Monday, May 07, 2007

05/06/07, Sermon

There are a lot of people telling us what is important, what needs to be done, how we should live our lives. We have to decide who to listen to and who to ignore. How do we decide? We decide that as well.

There are a lot of recipes for living. “If it feels good, do it,” is one. “Grab the gusto,” is another. “Follow your bliss!” “Get right with God!” “Be true to yourself!” “Don’t spit into the wind!” “Cover your bases!” “First things first!” Bumper sticker philosophies are everywhere. Guidance is as near as the car ahead of us in line.

There are ten thousand paths to God—and to a life worth living. We must honor the path each of us has chosen, and honor our own path, by seeing it through, even when it becomes difficult, and we lose our enthusiasm, and forget the point. The Dali Lama meditates even when he doesn’t feel like it. Mother Theresa comforted the poor of Calcutta even when she wasn’t in the mood for it. Jesus left the Upper Room knowing what the rest of the evening held, and not looking forward to it. We think being holy means always feeling like it, always being in the mood for holiness. That’s how much we know about being holy.

There are periods on every path when we pick ‘em up and lay ‘em down. When we trudge on. When we go through the motions. When we make a day. We cannot think there is a path out there that we will always be glad to walk, that we will always feel like skipping down and singing a happy tune on. With that fantasy at work in our heads, we will always be in the market for a new path, always shopping for a smoother ride, seeking a quicker and more reliable avenue to the heart of truth and oneness with all things, a short-cut to glory, a way out of the mess and madness of our lives.

A path, any path, every path, is nothing more than an orientation that puts us in accord with the inevitabilities of life. “This is the way things are. This is what you can do about it. And, that’s that.” Our path is a perspective that opens us to the truth of the way things are and the way things also are. It is a way of understanding life and our relationship to it in ways that enable us to respond appropriately to what is being asked of us. A path that is a true path enables us to perceive what is needed—to know what is being asked of us—and do it. On any path that is a true path, we see what’s what and what we can do about it to make things as good as they can be for ourselves and others.

This gets us to the place of my place in your life. What do you need a preacher, a minister, to help you with? How can I be of help to you? If you need your lawn mowed, call someone else. If you need your car towed, call someone else. If you need an air conditioner installed, or a horse shoed, or a cat spayed, call someone else. I don’t paint, or nail, or saw, or haul. I don’t brand steers or rope caves. And I don’t repair computers.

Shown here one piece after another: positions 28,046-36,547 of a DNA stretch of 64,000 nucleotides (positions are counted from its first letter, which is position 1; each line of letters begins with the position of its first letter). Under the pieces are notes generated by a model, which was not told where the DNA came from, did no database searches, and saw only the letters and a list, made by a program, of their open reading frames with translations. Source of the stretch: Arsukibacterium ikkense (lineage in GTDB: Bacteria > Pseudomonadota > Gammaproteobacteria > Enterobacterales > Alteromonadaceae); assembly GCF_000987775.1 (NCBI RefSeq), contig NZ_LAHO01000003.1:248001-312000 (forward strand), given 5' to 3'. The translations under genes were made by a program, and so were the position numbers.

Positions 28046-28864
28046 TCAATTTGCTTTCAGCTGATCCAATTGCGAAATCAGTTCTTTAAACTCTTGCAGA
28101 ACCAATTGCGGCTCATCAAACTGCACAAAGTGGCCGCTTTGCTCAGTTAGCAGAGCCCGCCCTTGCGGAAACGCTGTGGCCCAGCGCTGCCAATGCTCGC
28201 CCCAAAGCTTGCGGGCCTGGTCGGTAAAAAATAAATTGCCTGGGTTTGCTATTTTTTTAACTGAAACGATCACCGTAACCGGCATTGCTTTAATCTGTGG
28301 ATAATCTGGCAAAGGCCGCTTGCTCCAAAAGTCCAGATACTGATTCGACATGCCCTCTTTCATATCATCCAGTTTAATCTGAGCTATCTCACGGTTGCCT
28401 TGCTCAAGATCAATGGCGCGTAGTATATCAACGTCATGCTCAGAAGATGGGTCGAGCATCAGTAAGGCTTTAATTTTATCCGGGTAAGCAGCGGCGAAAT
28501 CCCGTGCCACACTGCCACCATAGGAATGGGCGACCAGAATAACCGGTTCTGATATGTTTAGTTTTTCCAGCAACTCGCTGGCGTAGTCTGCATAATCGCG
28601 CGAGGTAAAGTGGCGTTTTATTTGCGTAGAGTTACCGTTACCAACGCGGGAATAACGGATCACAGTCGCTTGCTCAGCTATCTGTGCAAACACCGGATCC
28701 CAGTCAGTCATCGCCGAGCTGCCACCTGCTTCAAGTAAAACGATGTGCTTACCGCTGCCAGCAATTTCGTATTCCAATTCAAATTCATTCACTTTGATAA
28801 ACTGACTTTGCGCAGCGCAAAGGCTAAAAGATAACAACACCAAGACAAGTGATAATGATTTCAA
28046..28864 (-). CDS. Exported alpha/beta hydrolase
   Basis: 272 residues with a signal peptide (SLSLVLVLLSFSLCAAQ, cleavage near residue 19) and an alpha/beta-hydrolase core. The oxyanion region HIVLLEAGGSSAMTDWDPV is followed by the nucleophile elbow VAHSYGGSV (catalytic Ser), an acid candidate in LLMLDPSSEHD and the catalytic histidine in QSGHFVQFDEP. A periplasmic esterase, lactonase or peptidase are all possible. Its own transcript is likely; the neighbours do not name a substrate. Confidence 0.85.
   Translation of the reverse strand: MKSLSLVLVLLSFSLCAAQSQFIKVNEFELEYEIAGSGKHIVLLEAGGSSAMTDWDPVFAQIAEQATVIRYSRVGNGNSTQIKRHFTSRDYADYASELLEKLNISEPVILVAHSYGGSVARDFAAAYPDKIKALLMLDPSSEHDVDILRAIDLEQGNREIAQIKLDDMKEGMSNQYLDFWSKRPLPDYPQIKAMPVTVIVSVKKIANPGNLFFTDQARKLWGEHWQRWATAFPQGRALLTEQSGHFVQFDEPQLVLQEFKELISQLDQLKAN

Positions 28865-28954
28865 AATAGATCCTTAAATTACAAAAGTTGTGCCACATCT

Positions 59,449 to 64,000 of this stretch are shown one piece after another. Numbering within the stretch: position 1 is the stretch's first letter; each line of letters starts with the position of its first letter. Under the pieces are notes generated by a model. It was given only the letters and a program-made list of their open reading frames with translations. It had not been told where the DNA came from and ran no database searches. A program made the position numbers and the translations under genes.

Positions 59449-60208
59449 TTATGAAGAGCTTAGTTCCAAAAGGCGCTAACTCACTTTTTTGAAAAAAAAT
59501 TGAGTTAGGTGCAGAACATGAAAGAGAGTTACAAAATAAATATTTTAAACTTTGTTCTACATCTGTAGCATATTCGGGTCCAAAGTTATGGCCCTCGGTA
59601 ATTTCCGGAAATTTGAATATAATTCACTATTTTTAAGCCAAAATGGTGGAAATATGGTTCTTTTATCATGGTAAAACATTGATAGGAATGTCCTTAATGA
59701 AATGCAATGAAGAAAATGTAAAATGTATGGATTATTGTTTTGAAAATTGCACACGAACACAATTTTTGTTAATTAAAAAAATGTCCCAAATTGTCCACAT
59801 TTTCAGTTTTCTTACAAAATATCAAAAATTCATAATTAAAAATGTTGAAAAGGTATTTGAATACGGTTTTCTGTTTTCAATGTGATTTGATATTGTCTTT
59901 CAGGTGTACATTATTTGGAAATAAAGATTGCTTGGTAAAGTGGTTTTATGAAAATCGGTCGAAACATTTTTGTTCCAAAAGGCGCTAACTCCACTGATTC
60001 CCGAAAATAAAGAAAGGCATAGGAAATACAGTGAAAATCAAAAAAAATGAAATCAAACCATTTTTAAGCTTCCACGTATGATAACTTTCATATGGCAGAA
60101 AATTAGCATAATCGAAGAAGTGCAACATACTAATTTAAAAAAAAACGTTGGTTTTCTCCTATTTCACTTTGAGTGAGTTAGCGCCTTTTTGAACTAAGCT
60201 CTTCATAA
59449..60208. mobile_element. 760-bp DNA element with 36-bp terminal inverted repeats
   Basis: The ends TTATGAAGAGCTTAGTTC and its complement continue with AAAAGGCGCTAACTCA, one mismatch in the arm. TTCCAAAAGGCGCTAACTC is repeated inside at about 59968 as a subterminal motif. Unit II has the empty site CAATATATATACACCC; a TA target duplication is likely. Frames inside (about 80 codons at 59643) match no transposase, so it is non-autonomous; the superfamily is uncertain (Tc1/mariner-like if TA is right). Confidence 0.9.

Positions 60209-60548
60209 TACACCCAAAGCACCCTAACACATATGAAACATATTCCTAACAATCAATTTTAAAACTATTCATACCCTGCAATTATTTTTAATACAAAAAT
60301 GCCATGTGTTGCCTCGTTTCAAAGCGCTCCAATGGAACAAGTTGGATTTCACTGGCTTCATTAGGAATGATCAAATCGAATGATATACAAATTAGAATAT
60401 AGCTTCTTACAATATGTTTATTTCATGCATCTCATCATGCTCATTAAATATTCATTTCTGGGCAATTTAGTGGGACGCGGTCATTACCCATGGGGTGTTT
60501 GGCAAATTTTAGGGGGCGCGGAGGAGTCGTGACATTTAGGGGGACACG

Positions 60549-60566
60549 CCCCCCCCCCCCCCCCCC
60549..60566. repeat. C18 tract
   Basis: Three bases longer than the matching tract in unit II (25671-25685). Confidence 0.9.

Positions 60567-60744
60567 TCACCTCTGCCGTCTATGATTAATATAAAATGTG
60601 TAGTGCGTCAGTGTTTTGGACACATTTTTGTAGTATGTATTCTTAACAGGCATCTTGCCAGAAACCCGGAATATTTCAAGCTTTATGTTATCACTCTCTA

When you look through the yellow pages at what services are available, you get a sense of what life requires. And, when you look at me and what I offer, you get a sense of how little I’m going to be able to do for you. Here’s what I think: I think you can count on me for perspective development. And, that’s about it. If you are interested in deepening your perspective, enlarging, expanding, your perspective, then I would recommend me. If you want to change a tire, or your oil, I would recommend not me.

But, don’t dismiss me too lightly. Before you walk away clutching the yellow pages, confident that there you have everything you need for managing the vicissitudes of your life and finding your way to wherever it is that you think you are going, let me suggest that your perspective is the most important thing about you. Your perspective is the single factor determining the quality of your life. It is the very foundation of life itself. You give me perspective, and I’ll give you the yellow pages, and we’ll see where we come out in the end. And, my money is on me.

If I’m right about that, and if I’m right about being uniquely qualified to help you with the development of perspective, then I’m one of the most important people in your life. You might think of me as a Perspective Therapist—not a Psychotherapist, because I’m not interested in your secrets, or your history, or your dreams, or your Ego and Shadow.